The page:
Swiss Chardcomments (2) November 5th, 2010
Chard (Beta vulgaris, var. cicla) and beet greens (B. vulgaris, var. crassa) are closely related, though chard has been cultivated for several centuries as a leaf crop only; it does not form swollen roots. Chard is a prolific and reliable performer in most gardens, and has the advantage over beets that it will give good-flavored greens even during the hottest months, provided that it has plenty of water.
Other names for this flavorful leafy green are Swiss chard, perpetual spinach, and in Europe it is often called silverbeet. Both red and green varieties are tasty—and the bright multi-colored chards are very popular as a vegetable and an ornamental. I like the red for its beautiful color and slightly more mineral flavor, and the green for its meaty thick white stalks and mellow flavor. Ruby Red or Rhubarb; Charlotte, Paros, and Erbette; Joseph’s Coat, Bright Lights and Rainbow Chard are varieties that I have grown and am fond of.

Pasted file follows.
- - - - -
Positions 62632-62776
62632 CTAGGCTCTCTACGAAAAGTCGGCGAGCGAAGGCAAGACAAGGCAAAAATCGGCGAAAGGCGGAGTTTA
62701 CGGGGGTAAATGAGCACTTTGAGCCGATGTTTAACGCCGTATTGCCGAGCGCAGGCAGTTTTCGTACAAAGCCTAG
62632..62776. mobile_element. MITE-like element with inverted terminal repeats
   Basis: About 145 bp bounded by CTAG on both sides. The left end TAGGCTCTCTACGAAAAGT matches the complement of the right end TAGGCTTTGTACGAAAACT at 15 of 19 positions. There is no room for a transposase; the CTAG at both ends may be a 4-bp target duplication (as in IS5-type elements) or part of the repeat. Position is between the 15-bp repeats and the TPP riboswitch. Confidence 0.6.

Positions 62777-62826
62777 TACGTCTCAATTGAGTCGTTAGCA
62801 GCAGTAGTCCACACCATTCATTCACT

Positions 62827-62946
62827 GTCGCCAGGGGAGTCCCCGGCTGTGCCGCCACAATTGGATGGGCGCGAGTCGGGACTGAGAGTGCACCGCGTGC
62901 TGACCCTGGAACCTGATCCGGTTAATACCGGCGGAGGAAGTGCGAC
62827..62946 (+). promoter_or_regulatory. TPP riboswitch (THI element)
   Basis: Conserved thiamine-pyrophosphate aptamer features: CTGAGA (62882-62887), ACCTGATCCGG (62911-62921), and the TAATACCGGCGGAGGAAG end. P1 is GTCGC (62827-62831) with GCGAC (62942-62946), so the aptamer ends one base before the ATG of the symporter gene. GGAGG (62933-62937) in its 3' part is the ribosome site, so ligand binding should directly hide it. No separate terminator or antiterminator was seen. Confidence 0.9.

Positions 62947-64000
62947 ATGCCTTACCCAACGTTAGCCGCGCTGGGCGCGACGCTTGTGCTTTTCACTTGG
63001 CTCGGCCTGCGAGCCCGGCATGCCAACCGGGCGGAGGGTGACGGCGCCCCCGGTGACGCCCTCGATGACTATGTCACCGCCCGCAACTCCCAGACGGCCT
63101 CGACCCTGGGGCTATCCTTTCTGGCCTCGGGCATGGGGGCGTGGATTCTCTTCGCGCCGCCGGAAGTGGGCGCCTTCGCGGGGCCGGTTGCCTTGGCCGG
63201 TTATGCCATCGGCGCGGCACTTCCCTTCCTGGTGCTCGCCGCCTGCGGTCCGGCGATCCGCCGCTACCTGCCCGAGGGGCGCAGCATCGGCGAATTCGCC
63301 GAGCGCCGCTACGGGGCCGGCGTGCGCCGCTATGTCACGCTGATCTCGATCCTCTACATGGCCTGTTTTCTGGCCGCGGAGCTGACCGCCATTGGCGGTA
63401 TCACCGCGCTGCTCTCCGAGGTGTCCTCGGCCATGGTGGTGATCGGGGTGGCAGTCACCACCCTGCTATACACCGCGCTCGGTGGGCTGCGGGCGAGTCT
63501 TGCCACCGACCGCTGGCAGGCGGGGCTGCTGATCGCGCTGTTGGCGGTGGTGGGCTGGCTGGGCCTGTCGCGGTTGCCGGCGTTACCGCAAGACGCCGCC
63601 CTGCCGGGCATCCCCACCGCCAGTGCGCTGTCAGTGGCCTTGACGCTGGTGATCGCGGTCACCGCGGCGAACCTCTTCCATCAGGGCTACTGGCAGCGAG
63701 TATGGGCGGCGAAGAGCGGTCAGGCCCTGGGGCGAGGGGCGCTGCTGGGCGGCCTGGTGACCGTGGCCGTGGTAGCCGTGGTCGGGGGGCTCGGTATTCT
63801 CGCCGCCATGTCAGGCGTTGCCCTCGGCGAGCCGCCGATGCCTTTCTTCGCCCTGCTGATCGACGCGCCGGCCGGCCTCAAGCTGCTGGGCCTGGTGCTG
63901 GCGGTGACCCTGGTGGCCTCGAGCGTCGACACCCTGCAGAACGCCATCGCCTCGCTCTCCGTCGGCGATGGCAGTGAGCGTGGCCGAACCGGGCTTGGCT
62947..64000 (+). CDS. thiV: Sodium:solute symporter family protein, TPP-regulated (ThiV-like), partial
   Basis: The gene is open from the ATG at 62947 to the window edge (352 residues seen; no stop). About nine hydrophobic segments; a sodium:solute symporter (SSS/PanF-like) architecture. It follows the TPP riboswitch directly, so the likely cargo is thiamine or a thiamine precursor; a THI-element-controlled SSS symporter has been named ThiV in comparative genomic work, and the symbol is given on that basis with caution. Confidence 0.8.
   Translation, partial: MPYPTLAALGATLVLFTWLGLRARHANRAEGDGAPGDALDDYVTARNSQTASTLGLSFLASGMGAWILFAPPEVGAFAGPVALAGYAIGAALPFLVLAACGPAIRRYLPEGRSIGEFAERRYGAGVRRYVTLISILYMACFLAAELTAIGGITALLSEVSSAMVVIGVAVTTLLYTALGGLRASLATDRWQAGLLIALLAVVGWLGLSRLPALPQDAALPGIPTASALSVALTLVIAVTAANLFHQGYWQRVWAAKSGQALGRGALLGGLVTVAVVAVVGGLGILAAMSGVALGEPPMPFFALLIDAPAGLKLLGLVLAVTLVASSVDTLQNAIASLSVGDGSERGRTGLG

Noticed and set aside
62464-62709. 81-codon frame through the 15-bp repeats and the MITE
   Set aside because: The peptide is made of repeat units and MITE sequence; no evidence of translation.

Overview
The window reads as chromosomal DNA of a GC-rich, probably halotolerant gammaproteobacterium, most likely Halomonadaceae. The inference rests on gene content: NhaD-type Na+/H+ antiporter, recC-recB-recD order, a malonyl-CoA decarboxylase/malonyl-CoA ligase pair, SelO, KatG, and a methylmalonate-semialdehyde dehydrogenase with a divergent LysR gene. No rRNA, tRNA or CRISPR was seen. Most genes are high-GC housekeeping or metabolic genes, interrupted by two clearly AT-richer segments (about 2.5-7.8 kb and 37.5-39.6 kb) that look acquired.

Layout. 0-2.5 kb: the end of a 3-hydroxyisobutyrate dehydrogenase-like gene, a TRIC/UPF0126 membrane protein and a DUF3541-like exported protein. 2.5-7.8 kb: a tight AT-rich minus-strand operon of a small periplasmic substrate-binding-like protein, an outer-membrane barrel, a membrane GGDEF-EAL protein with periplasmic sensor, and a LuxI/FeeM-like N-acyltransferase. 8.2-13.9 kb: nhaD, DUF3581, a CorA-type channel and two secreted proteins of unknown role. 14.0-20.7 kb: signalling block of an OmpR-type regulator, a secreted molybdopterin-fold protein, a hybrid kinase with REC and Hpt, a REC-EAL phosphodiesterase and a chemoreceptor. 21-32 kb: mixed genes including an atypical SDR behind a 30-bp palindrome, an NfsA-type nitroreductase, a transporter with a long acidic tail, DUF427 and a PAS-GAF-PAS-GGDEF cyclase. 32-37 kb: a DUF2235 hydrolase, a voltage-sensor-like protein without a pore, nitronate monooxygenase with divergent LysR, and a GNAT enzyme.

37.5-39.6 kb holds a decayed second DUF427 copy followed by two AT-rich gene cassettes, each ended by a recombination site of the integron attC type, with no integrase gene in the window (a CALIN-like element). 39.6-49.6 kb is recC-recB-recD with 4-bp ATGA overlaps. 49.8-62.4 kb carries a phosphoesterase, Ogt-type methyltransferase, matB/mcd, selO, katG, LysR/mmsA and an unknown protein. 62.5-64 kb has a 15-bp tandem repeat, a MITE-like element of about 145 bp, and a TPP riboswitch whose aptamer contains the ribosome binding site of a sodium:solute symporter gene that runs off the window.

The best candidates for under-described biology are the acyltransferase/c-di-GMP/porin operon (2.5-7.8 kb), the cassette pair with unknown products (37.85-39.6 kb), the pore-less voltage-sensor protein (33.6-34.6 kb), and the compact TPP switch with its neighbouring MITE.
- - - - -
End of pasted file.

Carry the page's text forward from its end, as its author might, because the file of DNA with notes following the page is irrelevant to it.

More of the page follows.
Not only is chard delicious, it is very high in nutrients, low in calories and fats, good for controlling cholesterol and weight. The leaves contain anti-oxidants, Vitamins A, C, and K, and omega-3 fatty acids, trace minerals such as calcium, copper, iron, manganese, phosphorus, potassium, sodium and zinc.
Here is a yummy recipe using some of your fall crop: Chard Baked with Parmesan Cheese.
posted in: chard, Swiss chard, Beta vulgaris